Ever since Warren Buffett made his conversion to owning great businesses, he has stressed that his favorite holding period is forever. Great businesses re-invest growth within their moats, thereby compounding shareholder value at a high rate for a long time.
It hardly matters what price you pay for a truly exceptional business in 2013; it will have created so much value by 2043 that your purchase price will not have a significant effect on your return. Therefore, investors who want to invest their savings without being a slave to the vicissitudes of the market will want to focus on buying great businesses.
Three businesses to own forever
It is no mistake that all three companies mentioned in this article own strong consumer brands. American consumers show exceptional loyalty to their favorite brands, which gives these companies significant pricing power that is unlikely to dwindle as the years pass by.
Colgate-Palmolive Company (NYSE:CL) is the world leader in oral care. Nearly one in two oral-care products sold around the globe is Colgate-branded. Colgate’s closest competitor, Crest, is less than one-third the size.
Colgate-Palmolive Company (NYSE:CL) earns high margins and has exceptional customer loyalty, affording it pricing power and protection from intruding private-label products. This has allowed the company to generate a return on capital that approached 30% over the last five years.
In addition, Colgate-Palmolive Company (NYSE:CL) is an exceptional steward of shareholder capital. Upper management has shown a commitment to investing within its moat in oral care, refusing to diversify into areas in which the company does not have a competitive advantage. Nearly half of the company’s revenue comes from its impenetrable oral-care segment, while the other half comes from strong household-product brands like Ajax, Palmolive, and Speed Stick.
Management’s devotion to markets in which the company has an unassailable advantage positions the company for long-term success. Despite being a mature free-cash-flow producer, Colgate-Palmolive Company (NYSE:CL) has experienced organic growth in the high single digits over the last decade — far outpacing inflation over the same period. If the company can keep this up, long-term shareholders will be richly rewarded.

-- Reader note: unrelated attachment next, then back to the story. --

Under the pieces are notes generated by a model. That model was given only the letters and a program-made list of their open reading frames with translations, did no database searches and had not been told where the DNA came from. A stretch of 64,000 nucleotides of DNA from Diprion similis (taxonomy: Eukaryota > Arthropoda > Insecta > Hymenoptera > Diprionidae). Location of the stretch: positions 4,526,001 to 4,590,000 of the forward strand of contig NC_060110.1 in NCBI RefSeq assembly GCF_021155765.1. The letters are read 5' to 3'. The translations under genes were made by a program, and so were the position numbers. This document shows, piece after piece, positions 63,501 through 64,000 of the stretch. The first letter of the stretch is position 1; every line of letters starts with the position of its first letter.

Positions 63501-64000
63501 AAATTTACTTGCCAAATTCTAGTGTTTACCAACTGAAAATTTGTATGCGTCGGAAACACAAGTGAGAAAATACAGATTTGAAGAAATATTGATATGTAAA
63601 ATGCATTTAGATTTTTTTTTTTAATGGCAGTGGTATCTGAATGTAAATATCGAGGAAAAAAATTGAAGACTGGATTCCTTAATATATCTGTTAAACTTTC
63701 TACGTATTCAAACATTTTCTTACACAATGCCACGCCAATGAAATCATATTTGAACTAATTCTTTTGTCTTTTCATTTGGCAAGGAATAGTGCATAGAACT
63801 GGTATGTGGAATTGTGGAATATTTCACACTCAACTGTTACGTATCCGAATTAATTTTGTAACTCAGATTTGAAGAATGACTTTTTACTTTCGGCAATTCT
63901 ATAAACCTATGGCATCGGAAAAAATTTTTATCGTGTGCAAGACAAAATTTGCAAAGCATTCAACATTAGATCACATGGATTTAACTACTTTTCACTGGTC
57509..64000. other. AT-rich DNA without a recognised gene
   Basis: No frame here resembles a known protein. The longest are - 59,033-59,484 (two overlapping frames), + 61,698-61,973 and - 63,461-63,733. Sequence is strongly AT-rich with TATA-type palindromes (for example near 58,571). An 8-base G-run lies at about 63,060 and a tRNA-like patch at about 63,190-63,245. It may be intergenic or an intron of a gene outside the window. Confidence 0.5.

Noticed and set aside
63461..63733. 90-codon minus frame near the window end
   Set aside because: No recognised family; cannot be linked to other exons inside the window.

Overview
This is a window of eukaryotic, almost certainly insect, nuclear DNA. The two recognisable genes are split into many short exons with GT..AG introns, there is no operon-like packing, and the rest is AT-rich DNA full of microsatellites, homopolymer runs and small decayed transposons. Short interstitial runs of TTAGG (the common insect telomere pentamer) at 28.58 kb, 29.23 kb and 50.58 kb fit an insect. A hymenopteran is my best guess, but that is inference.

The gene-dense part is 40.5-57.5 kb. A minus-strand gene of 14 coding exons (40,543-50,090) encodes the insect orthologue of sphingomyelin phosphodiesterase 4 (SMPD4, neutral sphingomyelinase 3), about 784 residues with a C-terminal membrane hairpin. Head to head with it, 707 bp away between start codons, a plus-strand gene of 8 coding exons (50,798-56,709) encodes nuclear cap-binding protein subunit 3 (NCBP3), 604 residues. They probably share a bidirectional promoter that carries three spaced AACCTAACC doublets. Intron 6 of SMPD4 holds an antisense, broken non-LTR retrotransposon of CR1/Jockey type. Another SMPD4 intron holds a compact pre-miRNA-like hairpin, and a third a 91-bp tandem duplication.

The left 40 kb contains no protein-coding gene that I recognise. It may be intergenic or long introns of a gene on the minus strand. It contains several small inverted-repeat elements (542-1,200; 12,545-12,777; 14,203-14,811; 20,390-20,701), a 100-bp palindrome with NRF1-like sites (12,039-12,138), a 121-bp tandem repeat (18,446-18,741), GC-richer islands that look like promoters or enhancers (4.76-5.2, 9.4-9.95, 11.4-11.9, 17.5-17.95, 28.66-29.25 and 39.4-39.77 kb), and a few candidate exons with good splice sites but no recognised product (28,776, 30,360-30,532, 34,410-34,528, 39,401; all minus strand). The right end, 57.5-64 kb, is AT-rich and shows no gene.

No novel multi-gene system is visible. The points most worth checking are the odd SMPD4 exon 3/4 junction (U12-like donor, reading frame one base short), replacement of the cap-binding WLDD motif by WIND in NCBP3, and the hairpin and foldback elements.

PepsiCo, Inc. (NYSE:PEP) is another company with significant pricing power derived from brand loyalty. Although its carbonated soft-drink business is exceptional, trailing only Coca-Cola in worldwide market share, its snacks division is the key to PepsiCo, Inc. (NYSE:PEP)’s long-term value creation. The company has a 40% share of the global salty-snacks market, with brands like Lay’s, Doritos, Cheetos, and Frito’s leading the way.
PepsiCo, Inc. (NYSE:PEP)’s extensive distribution system enables the firm to serve its customers with both carbonated soft drinks and snacks at the same time. This enables the company to use its distribution system even more efficiently than Coca-Cola. No other company (besides Coca-Cola) could possibly replicate PepsiCo, Inc. (NYSE:PEP)’s distribution system economically, which gives the company ample protection from competition.
Just as Colgate-Palmolive Company (NYSE:CL) exploits its lead in oral care to earn high returns on capital, PepsiCo, Inc. (NYSE:PEP) leverages its scale and brand equity to generate out-sized profits and decent growth; the company earns close to a 15% return on invested capital and is growing faster than the U.S. economy — close to 5% organic growth each year. The company’s stable earnings, entrenched market position, and decent growth profile make it a good buy-and-hold-forever candidate.